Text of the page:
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5 Tips to Bridge Your Workforce Age Gap and Create an Inclusive Multigenerational Workplace

Published by Anna George on December 12, 2022
3 min read

Anna George

Anna George is a Digital Marketing Intern at Symba. Previously, Anna has worked as a Communications Intern for a nonprofit organization. She is working toward her BAJMC in Advertising and Minor in Sociology at Drake University. Outside of work, you will find her organizing student events, destressing at the gym, or out and about searching for unique small businesses in her area!

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Did you know that in the next decade, Gen Z will make up over 30% of the global workforce? At the same time, 20% of baby boomers will retire. There are currently 5 generations contributing to the workforce, managing and mentoring each other. In order to have a harmonious work environment, it is essential that talent leaders make a conscious effort to create a workplace that is inclusive of workers of all ages.

Symba and RippleMatch co-hosted a panel featuring Vanesa Dougherty, Talent and Performance Management Lead at Capital One, and Elizabeth Diley, Campus Talent Acquisition Leader at General Mills, who shared insights on how to tackle the challenges and catalyze opportunities with a multigenerational workforce.

If you missed the event, worry not! Here are 5 key takeaways:

1) Leave assumptions at the door.

No two employees are the same, regardless of belonging to the same generation. You need to find out what each employee needs, which has become increasingly challenging since the COVID-19 pandemic caused a shift to virtual/hybrid workplace structures.

Holding assumptions about the different generations of the workforce can make it extremely challenging to create a cohesive working environment, according to Dougherty. The best way to be an effective leader of a multigenerational workplace is to acknowledge and accept that you do not know everything. One potential way to gather information, instead of assuming it, is through the use of surveys. You can quickly and directly find out what your employees need.

2) Evaluate your recruitment process to ensure it is attractive to talent of all ages.

Not every employee entering the workplace is a ‘fresh out of college, 18-22 year old Gen Z.’ Some are older and looking to relaunch their career, some are transitioning from the military, some are mothers returning to the workforce, and some may have gone back to school for further education. If your recruitment process requires qualifications like a minimum GPA or university experience, you could be turning away valuable talent. Take time to evaluate your current recruitment process to ensure it is inclusive to talent of all ages, not just youth. 

  • What kinds of questions are you asking in interviews?
  • Do the answers you're looking for discriminate on the basis of age?
  • Are you open to non-traditional answers?
  • Do you require certain markers candidates may not have? (i.e. GPA)

Educate yourself on generational differences to maintain age-inclusive recruitment strategies.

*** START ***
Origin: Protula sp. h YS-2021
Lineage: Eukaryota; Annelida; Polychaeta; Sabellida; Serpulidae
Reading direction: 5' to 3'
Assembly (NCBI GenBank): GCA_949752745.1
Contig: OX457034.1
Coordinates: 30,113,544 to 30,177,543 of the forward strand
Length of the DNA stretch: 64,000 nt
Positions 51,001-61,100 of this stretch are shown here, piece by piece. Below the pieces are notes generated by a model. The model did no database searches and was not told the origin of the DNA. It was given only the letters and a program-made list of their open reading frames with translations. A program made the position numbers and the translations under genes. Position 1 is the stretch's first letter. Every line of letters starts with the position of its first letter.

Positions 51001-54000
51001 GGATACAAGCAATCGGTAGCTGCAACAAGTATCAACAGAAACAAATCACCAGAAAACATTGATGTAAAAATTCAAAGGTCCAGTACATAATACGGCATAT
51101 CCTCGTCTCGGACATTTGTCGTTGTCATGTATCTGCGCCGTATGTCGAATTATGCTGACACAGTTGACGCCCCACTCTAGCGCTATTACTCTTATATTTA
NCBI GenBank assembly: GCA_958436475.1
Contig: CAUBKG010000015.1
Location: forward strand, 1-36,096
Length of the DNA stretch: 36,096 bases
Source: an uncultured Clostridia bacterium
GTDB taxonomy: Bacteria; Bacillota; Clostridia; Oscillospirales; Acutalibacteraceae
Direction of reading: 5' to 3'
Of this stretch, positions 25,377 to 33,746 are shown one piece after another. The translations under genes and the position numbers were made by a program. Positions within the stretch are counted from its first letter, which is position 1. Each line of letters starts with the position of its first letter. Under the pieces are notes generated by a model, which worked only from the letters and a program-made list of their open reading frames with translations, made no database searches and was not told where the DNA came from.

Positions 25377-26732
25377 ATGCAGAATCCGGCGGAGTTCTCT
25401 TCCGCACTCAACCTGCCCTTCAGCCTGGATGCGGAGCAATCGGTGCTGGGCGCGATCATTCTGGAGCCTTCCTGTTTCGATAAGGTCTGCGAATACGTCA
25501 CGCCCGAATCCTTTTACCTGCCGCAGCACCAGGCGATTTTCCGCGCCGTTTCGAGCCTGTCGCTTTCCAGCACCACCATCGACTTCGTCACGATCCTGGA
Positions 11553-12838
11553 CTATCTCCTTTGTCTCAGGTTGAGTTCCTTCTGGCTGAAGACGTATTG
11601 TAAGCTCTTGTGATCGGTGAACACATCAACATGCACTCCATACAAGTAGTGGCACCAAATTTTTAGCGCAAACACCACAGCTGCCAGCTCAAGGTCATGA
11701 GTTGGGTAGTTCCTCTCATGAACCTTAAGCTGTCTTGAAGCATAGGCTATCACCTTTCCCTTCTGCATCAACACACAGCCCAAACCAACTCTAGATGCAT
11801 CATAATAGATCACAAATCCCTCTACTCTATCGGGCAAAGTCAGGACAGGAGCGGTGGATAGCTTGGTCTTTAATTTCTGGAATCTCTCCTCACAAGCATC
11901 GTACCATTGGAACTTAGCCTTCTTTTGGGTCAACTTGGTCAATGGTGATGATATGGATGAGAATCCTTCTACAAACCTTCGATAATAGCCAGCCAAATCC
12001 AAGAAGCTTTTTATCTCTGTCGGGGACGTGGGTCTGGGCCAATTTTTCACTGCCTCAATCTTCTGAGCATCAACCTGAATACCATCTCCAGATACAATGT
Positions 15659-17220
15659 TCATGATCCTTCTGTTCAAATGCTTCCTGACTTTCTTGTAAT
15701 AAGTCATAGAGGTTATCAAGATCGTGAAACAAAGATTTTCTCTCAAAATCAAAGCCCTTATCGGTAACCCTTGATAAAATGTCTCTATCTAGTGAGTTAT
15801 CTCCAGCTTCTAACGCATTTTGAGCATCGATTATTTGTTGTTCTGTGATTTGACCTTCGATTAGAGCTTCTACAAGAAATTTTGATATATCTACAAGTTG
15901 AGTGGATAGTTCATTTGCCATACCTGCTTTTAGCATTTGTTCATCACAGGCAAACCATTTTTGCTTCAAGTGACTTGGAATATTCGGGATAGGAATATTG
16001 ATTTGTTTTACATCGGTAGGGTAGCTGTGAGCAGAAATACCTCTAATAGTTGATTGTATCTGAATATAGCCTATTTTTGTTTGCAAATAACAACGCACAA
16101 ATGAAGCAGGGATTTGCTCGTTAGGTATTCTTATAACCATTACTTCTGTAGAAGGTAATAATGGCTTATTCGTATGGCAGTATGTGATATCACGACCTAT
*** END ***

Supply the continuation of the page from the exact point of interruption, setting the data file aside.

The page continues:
3) Provide career advancement opportunities for each employee’s unique goals.

Continue to offer career growth and development, especially to older generations. Every employee is at a different level of their career journey and they all have unique goals, so make sure to ask and then invest in professional development opportunities that your employees desire. You can also leverage this advancement for your own talent pipeline; align your professional development operations with the skills your organization wants to increase. Check in with your employees and identify those development gaps, and use that information to create the right opportunities for them.

4) Pair up older generation mentors with younger generation mentees.

Many Gen-Zers are entering professional positions for the first time and they might need support from your team. Help them grow by matching early talent with older full-time employees. Mentor/mentee relationships create the opportunity for older generations to educate, guide, and advocate for younger ones, overall boosting their confidence in the workforce.

Additionally, this symbiotic learning relationship can level up your mentors, especially those in managerial positions. Guiding another employee allows these mentors/managers to grow their teaching skills, improve feedback processes, develop new perspectives, and more.

The relationship may not happen naturally, so employers need to take initiative to connect people. Here are a few methods to introduce mentors and mentees:

  • Host inspiring roundtables with speakers from different generations.
  • Create multigenerational working groups to solve company problems, theoretical or real.
  • Schedule coffee chats between new talent and older employees to introduce opportunities for connection.

5) Reframe the narrative from an age ‘gap’ to an age ‘opportunity’.

“Learning comes with bringing in a lot of different backgrounds, no matter where you’re coming from,” said Diley. “Looking at an organization with fresh ideas and a new lens… that only makes us better.”

Generational diversity brings in different perspectives and balances out the workforce. Learn to look at the age differences in your talent as an opportunity to bring in new ways of thinking. You need new minds coming in with ideas and questioning what the current workforce is doing just as much as you need older, experienced employees to share their perspectives. Encourage diversity of thought at your company and you’ll invite new approaches to solving problems and better serve a wider audience.


Did you find these takeaways helpful? Watch the full #TalentTalk session here.

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